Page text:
Judge rules against Priest sex abuse survivor in Lowcountry civil suit

Crime & Safety

CHARLESTON, S.C. (WSAV) — A Savannah priest sexual abuse survivor will “not” be able to sue a South Carolina Catholic Diocese for the crimes he says happened to him 30 years ago in the Lowcountry.

Chris Templeton was abused by at least one priest in the Savannah diocese as a young man, the memory still harsh and vivid.

But he says this decision by a Lowcountry judge hurts almost as much.

District Judge David Norton granted a motion for summary judgment that dismisses Templeton’s claim and clears the Charleston Diocese of civil charges.

In 2018, former Catholic priest Wayland Brown admitted in court to abusing Templeton and Alan Ranta while they were students, and he was a priest at St James School in Savannah. Adding in court that he took the boys across the border to Hardeeville and raped them there as well.

Brown was charged and sentenced in 2018. He died in prison in 2019.

Templeton won a multi-million dollar civil settlement against the Diocese of Savannah in connection with that case.

Templeton then filed a civil suit against the Charleston diocese who he says knew about the abuse by Brown and one of their own priests, father Ray Dumouchel, and ignored it.

Templeton’s attorney even had a former priest in the Diocese testify that it was known there were a “nest of pedophiles in the diocese”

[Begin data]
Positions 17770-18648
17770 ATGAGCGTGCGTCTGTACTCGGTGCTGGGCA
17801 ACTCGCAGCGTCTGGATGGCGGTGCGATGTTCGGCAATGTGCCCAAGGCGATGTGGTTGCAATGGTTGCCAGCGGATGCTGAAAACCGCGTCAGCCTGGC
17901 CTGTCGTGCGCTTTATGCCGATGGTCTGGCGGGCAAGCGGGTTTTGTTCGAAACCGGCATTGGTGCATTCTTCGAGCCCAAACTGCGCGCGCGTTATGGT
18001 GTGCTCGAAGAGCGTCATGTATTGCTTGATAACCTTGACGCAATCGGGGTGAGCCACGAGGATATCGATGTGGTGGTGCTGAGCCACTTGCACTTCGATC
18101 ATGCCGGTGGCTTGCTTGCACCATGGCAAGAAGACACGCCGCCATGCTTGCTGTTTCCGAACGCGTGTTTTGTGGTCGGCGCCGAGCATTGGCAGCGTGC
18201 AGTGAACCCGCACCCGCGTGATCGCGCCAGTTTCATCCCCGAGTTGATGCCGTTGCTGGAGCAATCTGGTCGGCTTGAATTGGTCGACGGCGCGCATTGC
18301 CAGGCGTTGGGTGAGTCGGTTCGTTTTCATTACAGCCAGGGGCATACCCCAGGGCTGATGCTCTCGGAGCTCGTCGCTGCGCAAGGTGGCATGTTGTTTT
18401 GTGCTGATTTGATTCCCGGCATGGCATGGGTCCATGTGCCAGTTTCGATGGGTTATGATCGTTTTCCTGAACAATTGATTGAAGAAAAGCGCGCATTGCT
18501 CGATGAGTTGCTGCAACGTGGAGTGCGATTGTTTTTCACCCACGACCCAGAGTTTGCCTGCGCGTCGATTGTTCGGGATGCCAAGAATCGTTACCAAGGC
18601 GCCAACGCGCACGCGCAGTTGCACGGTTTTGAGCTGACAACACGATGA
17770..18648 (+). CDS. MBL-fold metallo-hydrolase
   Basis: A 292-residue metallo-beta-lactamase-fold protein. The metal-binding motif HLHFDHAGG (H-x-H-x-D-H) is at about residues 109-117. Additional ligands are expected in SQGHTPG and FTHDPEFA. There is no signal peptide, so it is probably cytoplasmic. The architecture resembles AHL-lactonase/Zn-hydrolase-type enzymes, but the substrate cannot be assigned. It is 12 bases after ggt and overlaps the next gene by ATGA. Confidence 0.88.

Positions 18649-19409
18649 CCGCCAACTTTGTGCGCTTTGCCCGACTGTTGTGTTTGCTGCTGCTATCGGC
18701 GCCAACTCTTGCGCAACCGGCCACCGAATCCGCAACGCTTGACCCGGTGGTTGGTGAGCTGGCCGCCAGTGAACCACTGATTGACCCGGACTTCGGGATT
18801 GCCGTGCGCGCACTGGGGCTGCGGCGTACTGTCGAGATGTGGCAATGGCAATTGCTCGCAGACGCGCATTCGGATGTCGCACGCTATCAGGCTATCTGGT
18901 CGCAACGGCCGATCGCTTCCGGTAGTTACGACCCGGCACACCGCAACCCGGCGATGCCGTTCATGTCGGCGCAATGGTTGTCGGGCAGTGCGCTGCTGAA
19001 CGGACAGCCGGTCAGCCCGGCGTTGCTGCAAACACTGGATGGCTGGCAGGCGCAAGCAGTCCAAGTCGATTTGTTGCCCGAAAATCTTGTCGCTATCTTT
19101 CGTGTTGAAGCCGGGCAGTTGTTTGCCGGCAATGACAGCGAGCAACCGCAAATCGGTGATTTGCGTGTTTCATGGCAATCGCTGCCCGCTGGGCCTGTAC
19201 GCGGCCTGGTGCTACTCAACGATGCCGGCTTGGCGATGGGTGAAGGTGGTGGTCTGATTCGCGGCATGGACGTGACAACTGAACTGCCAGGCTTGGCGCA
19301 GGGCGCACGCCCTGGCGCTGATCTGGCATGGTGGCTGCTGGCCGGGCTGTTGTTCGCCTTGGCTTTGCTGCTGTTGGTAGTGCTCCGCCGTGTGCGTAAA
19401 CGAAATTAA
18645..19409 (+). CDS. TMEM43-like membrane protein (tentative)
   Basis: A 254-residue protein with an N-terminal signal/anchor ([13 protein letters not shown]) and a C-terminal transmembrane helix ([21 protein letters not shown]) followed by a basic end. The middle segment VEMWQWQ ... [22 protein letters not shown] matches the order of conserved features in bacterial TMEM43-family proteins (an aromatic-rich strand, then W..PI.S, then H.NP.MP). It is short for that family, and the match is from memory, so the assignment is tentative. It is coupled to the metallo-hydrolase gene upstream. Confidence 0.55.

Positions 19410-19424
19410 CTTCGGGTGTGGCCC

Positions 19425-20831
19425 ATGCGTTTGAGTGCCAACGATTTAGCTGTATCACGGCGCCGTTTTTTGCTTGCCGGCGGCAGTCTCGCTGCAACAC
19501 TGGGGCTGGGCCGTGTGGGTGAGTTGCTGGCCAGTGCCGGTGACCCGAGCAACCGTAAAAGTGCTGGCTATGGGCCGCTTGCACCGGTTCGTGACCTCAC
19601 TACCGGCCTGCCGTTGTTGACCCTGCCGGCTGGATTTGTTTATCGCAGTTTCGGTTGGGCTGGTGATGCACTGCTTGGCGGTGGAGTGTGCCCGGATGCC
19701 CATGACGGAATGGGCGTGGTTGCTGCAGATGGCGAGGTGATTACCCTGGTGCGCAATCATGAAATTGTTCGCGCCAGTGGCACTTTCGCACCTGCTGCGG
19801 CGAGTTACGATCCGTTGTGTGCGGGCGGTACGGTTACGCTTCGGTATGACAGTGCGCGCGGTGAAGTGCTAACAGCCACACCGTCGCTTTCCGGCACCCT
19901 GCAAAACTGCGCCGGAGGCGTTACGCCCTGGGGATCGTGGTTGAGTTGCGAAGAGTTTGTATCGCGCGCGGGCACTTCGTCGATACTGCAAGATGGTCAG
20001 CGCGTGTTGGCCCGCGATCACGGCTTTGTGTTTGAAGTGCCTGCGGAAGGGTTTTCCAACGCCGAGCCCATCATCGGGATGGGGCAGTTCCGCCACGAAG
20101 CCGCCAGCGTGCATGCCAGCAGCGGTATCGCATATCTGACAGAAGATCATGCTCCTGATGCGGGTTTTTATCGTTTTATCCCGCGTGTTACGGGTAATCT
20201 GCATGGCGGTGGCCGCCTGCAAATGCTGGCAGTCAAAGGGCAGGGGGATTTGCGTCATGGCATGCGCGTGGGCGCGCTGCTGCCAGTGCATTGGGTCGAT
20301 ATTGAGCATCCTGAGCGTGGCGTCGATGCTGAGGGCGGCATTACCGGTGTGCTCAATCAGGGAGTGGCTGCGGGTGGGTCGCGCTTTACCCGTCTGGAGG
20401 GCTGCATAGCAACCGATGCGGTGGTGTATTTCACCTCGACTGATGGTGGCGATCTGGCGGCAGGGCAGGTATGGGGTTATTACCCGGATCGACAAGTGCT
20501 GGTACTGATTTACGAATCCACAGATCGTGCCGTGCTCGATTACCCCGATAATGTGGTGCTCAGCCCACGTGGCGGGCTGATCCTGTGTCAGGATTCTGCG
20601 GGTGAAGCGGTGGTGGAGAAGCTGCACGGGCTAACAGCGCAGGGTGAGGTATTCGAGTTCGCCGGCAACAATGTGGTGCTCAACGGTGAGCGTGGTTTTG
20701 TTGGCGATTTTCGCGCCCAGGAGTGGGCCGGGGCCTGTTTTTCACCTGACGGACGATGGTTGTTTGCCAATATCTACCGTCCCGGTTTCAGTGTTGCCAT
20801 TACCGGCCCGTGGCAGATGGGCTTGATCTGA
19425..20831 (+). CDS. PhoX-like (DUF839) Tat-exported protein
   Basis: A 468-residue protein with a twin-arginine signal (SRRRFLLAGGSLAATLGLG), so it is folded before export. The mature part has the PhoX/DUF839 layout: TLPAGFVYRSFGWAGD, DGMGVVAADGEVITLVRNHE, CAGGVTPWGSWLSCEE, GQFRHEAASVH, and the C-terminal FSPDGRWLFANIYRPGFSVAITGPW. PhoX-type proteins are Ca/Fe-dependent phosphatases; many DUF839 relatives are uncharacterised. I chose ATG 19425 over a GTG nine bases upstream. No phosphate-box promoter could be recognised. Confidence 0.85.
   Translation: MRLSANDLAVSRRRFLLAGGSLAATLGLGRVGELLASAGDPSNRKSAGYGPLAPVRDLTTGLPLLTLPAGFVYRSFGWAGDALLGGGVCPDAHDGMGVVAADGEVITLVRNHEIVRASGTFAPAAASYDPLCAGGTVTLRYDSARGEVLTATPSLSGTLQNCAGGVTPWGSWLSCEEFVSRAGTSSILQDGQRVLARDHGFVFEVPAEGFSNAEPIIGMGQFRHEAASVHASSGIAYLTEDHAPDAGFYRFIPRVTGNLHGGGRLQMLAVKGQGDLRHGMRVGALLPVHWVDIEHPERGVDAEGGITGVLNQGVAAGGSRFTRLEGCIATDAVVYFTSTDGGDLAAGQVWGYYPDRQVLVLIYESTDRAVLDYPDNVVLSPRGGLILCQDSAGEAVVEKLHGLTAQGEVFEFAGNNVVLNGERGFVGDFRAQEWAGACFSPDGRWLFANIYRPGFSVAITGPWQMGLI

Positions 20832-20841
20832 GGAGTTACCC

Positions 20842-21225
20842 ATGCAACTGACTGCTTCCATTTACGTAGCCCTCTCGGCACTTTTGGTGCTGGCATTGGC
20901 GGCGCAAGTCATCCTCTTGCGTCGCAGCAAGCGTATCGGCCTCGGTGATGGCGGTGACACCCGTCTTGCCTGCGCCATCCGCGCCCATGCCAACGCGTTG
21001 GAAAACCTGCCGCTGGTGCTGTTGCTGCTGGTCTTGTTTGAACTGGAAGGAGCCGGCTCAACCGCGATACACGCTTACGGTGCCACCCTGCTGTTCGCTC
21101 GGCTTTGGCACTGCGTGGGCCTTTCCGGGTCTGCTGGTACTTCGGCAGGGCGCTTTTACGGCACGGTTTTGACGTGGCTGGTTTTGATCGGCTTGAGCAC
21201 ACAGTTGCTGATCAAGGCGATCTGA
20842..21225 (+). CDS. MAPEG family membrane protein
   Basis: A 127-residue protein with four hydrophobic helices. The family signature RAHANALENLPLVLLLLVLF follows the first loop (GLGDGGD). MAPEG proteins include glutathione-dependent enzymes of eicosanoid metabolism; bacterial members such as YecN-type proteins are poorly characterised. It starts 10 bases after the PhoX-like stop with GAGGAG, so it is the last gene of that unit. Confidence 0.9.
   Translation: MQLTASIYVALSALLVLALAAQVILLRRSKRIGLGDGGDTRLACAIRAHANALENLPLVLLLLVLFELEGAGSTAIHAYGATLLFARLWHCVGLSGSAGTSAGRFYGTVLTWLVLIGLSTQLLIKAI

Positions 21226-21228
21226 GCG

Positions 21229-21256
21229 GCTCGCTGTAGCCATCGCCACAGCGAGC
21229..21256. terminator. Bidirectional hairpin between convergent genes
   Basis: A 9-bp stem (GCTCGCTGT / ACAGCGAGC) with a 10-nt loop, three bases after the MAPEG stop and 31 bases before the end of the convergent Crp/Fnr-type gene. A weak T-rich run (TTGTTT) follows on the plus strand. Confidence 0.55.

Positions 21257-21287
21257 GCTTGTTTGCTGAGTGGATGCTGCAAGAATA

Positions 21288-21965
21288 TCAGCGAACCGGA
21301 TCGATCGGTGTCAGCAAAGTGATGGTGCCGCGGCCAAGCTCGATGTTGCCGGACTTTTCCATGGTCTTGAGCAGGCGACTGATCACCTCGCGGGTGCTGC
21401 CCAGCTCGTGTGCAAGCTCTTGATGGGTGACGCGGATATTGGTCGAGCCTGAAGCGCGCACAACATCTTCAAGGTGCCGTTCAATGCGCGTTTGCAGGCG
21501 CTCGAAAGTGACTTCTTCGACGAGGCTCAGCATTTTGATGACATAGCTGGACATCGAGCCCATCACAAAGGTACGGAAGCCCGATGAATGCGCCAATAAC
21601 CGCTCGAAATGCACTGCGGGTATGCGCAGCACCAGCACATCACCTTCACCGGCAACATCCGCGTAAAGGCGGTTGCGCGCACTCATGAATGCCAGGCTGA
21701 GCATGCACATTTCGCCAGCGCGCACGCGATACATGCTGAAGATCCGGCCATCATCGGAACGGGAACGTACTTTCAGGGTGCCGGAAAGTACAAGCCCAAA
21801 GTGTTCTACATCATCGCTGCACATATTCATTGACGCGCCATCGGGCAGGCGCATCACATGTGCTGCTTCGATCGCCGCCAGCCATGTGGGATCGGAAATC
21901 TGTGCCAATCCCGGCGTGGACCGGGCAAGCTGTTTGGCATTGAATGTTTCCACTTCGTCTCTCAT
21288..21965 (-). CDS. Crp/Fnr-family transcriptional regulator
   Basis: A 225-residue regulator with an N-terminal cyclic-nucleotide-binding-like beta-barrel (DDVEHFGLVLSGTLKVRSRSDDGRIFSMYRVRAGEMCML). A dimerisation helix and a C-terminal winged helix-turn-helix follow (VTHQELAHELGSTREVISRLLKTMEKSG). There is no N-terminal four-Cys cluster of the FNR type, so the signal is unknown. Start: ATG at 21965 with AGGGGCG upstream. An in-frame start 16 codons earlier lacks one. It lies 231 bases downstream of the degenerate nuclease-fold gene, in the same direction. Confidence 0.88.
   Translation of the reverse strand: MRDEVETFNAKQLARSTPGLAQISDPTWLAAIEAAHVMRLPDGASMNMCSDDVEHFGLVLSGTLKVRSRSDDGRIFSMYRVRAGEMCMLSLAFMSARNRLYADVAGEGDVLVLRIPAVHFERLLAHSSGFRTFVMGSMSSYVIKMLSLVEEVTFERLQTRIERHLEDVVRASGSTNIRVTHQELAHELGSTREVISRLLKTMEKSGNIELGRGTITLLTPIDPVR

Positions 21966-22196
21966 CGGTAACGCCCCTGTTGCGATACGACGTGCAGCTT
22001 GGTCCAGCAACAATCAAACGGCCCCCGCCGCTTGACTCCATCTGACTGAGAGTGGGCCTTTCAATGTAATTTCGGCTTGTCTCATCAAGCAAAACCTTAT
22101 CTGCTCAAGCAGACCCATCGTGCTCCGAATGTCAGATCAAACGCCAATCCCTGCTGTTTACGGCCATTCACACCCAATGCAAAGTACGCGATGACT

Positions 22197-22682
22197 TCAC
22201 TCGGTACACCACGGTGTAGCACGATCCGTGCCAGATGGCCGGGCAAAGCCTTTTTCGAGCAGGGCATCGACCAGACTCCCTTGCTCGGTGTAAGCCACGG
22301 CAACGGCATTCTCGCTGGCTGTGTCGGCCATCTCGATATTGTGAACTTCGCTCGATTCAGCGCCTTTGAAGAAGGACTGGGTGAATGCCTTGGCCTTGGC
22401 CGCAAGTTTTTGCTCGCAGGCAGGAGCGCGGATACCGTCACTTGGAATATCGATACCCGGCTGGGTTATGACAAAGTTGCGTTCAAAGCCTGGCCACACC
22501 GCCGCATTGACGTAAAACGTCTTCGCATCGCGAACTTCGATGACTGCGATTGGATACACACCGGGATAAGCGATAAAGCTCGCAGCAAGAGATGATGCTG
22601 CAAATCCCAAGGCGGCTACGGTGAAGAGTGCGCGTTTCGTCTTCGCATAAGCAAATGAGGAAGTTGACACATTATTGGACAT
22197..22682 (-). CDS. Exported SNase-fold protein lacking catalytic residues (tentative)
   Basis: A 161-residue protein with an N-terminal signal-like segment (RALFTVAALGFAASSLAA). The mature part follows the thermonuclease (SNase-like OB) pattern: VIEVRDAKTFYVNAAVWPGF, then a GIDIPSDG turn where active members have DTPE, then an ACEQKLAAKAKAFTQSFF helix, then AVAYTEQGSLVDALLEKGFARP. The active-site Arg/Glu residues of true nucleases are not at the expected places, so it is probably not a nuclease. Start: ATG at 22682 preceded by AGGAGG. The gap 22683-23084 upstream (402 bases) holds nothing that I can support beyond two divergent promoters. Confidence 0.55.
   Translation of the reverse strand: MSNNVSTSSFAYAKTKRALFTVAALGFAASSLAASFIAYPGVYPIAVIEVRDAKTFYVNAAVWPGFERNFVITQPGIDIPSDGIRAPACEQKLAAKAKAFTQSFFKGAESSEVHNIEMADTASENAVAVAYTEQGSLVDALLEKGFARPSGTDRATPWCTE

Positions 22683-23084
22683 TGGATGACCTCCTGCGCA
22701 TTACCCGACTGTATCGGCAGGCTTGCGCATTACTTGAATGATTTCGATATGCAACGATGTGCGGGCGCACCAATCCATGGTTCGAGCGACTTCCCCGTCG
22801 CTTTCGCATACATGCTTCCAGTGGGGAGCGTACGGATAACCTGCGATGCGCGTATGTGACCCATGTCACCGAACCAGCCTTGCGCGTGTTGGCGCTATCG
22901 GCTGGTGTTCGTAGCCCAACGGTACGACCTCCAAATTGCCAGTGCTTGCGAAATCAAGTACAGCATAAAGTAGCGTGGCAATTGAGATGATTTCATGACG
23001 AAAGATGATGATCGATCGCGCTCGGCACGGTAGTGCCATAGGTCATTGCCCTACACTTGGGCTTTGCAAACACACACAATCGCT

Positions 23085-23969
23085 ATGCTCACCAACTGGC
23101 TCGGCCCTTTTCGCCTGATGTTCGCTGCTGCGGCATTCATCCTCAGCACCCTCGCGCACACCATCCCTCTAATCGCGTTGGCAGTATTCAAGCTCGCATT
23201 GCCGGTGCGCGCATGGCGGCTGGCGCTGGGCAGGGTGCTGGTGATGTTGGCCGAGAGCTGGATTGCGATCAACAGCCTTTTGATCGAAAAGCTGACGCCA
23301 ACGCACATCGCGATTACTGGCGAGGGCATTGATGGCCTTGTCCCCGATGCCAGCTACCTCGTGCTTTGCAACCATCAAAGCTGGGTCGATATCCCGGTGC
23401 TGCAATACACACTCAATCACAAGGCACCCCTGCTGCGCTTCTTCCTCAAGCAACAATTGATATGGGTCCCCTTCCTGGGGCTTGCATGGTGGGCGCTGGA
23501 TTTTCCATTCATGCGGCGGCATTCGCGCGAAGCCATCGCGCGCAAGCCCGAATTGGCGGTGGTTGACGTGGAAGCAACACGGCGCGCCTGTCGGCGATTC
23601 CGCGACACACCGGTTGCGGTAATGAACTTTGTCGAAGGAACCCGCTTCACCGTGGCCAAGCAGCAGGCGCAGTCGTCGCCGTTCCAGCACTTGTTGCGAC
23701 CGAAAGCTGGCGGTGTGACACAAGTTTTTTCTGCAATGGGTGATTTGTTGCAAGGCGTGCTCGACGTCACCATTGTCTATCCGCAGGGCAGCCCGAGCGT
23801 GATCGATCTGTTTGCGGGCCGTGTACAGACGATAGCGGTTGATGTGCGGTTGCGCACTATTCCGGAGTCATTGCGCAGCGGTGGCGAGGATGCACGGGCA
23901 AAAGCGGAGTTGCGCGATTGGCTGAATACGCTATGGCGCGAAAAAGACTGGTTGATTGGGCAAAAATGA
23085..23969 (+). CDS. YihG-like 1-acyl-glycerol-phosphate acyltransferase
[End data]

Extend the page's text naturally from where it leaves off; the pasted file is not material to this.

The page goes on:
But the judge in his ruling said the Bishop did not know the risk Dumouchel posed and the clergy acted “outside the scope of their employment by molesting Templeton.”

He continued by writing the priest’s actions “cannot be attributed to the bishop.”

In a 2018 interview with WSAV, Templeton explained why talked about why he would take on the challenge of a second lawsuit.

“They say we will reach out, we’ll help them. No, they won’t we’ve given them that opportunity,” said Templeton.
“It’s the only way we will get them to step up is to file a lawsuit. I hate lawsuits as much as anyone, but that’s the only way to get their attention. Believe me, they won’t answer your phone calls until you serve them.”

In a statement to News 3, Templeton’s attorney Mark Tate says “We intend to appeal the order tendered by the judge because he has clearly misunderstood the facts and misapplied the law and we intend to pursue this matter to assure justice for my sad client Chris Templeton.”

News 3 reached out to the Diocese of Charleston for comment. We have not heard back.

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